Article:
Which isn't even true because I just bought a really cool skirt at Old Navy the other day and it's not even close to the size of a picnic blanket, movie projector screen or even a car cover and by making that statement now I know I sound all petulant and....defensive. Am I?

Or am I just offended that the human x-ray who owned that store thinks there are only two types of people in this world: Skeletal people with eating disorders (pretty, pretty people who look good in clothes).....and then everyone else and all those individuals should be rounded up and shot arrested and sentenced to shop at Walmart for the rest of their natural lives.

Other than this? Aspen is gorgeous and everyone else I've met has been very friendly and kind and there's a store that sells t-shirts dyed with chocolate or red wine. I take mine in a size 8-10. Hold the gravy.

Thursday, June 14, 2012


I've started and stopped this blog and its various incarnations so many times that I'm unsure if I have ever mentioned that I practice yoga. I live in the Bible Belt. Please, no throwing rocks.  I don't so much reside on the buckle of the belt,--but just the part of the leather that always misses a belt loop somewhere near your butt and then hangs there all useless and stupid looking while--in the process- making you look like someone who probably gets help tying his/her shoes. I mention this only because there are people out there in my neck of the woods who like to think that yoga is a negative thing because it discusses aspects of spirituality not directly related to subjects you might hear about on The 700 Club.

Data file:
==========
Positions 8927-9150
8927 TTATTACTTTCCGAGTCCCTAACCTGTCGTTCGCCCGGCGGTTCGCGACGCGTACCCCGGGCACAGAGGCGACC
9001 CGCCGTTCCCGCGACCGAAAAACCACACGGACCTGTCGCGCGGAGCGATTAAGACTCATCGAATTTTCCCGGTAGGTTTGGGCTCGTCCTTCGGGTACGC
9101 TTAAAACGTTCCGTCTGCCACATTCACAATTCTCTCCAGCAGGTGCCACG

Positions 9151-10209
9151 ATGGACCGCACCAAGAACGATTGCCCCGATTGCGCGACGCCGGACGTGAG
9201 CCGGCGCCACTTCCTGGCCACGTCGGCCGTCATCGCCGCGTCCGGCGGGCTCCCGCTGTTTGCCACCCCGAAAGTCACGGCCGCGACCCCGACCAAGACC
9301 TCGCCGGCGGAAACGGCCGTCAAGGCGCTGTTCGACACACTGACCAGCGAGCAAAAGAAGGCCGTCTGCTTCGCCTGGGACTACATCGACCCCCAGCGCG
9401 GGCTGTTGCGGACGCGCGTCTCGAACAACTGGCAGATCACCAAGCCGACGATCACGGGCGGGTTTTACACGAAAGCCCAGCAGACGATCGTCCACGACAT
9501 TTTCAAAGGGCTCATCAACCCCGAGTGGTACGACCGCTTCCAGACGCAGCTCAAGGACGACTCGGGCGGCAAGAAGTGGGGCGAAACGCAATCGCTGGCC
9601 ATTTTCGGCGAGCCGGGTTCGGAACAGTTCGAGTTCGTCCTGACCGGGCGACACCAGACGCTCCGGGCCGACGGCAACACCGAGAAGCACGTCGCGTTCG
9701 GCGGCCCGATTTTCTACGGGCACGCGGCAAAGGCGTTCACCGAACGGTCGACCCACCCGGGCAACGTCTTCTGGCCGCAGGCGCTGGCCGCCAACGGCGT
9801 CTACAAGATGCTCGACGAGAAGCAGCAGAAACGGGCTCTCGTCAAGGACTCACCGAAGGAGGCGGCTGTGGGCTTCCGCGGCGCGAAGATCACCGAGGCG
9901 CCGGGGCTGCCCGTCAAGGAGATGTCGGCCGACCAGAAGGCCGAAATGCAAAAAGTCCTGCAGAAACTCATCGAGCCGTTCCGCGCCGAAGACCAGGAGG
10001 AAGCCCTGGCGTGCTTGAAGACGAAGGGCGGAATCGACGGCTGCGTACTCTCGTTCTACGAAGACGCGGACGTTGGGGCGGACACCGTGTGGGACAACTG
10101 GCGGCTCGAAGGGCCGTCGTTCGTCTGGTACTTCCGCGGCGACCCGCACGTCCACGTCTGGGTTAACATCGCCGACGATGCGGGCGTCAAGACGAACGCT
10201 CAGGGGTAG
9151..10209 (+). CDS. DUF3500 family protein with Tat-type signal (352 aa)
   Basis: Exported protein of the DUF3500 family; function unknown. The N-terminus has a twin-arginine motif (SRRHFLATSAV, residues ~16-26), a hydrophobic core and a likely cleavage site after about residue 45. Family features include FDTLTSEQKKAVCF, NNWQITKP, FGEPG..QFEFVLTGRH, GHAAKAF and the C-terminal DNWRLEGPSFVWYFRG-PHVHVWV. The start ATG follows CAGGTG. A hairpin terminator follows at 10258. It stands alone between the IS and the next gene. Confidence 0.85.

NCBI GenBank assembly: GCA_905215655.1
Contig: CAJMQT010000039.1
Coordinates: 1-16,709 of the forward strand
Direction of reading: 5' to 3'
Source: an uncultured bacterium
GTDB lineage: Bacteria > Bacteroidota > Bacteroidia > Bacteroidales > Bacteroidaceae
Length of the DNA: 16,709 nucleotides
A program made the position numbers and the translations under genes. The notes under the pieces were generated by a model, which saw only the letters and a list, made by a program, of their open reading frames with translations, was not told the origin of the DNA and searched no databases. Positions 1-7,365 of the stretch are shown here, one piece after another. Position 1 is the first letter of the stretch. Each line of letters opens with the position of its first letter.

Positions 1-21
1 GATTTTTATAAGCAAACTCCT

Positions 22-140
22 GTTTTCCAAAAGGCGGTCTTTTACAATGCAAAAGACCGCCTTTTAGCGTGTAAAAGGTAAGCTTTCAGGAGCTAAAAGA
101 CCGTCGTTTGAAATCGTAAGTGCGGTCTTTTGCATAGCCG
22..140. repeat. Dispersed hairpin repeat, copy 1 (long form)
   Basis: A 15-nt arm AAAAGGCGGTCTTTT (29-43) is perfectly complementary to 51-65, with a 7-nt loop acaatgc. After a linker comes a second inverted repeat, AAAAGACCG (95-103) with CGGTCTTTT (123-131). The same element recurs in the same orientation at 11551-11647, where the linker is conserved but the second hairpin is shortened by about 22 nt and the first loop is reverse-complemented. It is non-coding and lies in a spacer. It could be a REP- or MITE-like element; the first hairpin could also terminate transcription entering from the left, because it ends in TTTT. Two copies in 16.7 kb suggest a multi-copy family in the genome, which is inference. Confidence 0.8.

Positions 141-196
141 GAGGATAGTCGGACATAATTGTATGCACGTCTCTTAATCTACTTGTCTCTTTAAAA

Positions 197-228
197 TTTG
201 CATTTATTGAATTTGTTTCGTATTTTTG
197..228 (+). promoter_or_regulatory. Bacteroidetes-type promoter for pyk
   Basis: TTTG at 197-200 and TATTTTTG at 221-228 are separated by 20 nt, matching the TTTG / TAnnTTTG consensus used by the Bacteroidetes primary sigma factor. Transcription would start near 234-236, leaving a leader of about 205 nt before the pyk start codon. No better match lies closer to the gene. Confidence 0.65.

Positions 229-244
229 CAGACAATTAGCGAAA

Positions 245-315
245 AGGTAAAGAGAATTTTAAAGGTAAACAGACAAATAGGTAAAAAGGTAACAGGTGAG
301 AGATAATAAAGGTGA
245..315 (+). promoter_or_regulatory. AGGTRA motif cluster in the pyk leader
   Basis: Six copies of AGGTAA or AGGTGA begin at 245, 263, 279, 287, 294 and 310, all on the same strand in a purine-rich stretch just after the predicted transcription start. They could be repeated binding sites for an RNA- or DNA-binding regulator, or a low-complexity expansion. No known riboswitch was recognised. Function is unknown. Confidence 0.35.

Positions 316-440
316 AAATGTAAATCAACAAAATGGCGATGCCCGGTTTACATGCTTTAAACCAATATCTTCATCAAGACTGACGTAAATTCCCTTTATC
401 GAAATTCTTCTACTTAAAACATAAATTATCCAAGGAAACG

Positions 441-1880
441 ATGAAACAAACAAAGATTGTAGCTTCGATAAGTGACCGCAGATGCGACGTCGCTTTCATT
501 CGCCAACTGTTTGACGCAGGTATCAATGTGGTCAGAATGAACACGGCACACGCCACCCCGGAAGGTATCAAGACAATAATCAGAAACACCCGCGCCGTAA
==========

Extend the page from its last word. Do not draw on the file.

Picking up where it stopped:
Which is crazy because I have a very religious aunt who speaks in tongues and she used to practice reflexology, the use of bodily pressure points connected in mysterious ways to other body parts, to cure a headache. You don't have to understand why something works to appreciate that it does work and that's sort of how I feel about yoga.  It's like spiritual aspirin. I'm not for trying to ascribe qualities of evil (or good) to something like chataranga, which is basically a slow push-up, simply because I'm not listening to Joyce Meyer reading aloud from John Birch's personal diary while I'm doing it. In case you were wondering. What I'm really after is the ability to wave to passing friends without revealing a tragic case of eraser arm. Because I am that shallow. And I want to wear short sleeves again without shame.